Professional Education


  • Doctor of Philosophy, Stanford University, MI-PHD (2014)
  • Bachelor of Science, University of California Los Angeles, Microbio., Imm. and Mol. Gen. (2008)

Stanford Advisors


All Publications


  • Transient Osmotic Perturbation Causes Long-Term Alteration to the Gut Microbiota. Cell Tropini, C., Moss, E. L., Merrill, B. D., Ng, K. M., Higginbottom, S. K., Casavant, E. P., Gonzalez, C. G., Fremin, B., Bouley, D. M., Elias, J. E., Bhatt, A. S., Huang, K. C., Sonnenburg, J. L. 2018; 173 (7): 1742

    Abstract

    Osmotic diarrhea is a prevalent condition in humans caused by food intolerance, malabsorption, and widespread laxative use. Here, we assess the resilience of the gut ecosystem to osmotic perturbation at multiple length and timescales using mice as model hosts. Osmotic stress caused reproducible extinction of highly abundant taxa and expansion of less prevalent members in human and mouse microbiotas. Quantitative imaging revealed decimation of the mucus barrier during osmotic perturbation, followed by recovery. The immune system exhibited temporary changes in cytokine levels and a lasting IgG response against commensal bacteria. Increased osmolality prevented growth of commensal strains invitro, revealing one mechanism contributing to extinction. Environmental availability of microbiota members mitigated extinction events, demonstrating how species reintroduction can affect community resilience. Our findings (1) demonstrate that even mild osmotic diarrhea can cause lasting changes to the microbiota and host and (2) lay the foundation for interventions that increase system-wide resilience.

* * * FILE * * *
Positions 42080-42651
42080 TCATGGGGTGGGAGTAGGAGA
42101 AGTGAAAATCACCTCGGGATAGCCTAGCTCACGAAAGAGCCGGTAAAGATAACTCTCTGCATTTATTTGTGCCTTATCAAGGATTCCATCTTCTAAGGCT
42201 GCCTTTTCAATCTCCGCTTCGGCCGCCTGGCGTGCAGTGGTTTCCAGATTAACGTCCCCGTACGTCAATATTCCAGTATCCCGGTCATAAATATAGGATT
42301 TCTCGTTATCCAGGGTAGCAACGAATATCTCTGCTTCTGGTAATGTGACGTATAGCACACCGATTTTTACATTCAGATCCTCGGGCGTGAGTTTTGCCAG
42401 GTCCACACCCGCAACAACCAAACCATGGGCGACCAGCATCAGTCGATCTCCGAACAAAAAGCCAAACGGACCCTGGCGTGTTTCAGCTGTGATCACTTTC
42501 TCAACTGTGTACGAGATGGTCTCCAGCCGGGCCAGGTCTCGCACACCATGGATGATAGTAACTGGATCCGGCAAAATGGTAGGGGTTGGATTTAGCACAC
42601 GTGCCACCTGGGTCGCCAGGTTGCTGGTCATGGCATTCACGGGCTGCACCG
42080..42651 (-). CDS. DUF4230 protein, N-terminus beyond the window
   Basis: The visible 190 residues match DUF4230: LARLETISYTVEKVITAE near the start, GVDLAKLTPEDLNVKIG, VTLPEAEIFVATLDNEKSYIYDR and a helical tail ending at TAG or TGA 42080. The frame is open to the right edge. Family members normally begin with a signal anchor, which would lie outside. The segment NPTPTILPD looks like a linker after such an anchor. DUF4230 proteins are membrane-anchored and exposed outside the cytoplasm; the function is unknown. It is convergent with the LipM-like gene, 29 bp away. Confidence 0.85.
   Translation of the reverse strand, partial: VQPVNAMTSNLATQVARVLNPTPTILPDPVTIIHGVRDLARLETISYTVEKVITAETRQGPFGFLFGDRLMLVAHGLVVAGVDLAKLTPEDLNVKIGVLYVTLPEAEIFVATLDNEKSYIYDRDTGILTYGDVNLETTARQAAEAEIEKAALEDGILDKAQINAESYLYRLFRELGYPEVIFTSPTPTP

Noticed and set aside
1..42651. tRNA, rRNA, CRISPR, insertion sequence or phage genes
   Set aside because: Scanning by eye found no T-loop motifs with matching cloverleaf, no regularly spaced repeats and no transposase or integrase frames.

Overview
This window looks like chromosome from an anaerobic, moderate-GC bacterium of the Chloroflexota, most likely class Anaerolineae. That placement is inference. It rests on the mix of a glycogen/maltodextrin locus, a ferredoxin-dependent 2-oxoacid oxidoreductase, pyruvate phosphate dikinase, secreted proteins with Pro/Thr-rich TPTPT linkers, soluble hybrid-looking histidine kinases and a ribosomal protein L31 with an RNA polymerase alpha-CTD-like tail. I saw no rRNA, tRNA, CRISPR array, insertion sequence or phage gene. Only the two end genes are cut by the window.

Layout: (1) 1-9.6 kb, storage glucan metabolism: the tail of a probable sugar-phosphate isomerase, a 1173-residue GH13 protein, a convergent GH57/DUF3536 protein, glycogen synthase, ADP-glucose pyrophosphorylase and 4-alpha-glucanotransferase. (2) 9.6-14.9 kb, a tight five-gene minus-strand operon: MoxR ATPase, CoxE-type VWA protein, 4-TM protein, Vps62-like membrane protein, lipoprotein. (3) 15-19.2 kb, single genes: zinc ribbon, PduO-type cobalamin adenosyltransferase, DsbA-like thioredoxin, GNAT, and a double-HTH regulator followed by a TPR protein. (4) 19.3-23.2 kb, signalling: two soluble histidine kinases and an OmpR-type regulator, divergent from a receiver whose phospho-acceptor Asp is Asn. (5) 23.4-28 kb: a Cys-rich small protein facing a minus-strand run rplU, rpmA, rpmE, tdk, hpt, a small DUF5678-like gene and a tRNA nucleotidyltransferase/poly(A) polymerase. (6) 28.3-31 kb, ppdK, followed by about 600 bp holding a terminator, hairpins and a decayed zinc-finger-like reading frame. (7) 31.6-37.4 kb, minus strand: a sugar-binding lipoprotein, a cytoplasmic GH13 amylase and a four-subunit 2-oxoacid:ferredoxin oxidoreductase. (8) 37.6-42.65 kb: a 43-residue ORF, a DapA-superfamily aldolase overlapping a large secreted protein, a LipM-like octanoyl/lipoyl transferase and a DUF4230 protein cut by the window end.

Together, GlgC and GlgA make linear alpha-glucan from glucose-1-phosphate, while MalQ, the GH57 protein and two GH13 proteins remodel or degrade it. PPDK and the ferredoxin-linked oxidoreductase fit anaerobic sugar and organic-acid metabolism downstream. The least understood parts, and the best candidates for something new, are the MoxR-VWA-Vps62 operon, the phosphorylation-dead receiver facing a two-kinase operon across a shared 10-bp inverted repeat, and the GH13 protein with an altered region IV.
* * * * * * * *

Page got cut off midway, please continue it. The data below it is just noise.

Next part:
View details for DOI 10.1016/j.cell.2018.05.008

    View details for PubMedID 29906449

  • Competitively Selected Donor Fecal Microbiota Transplantation: Butyrate Concentration and Diversity as Measures of Donor Quality. Journal of pediatric gastroenterology and nutrition Barnes, D., Ng, K., Smits, S., Sonnenburg, J., Kassam, Z., Park, K. T. 2018

    Abstract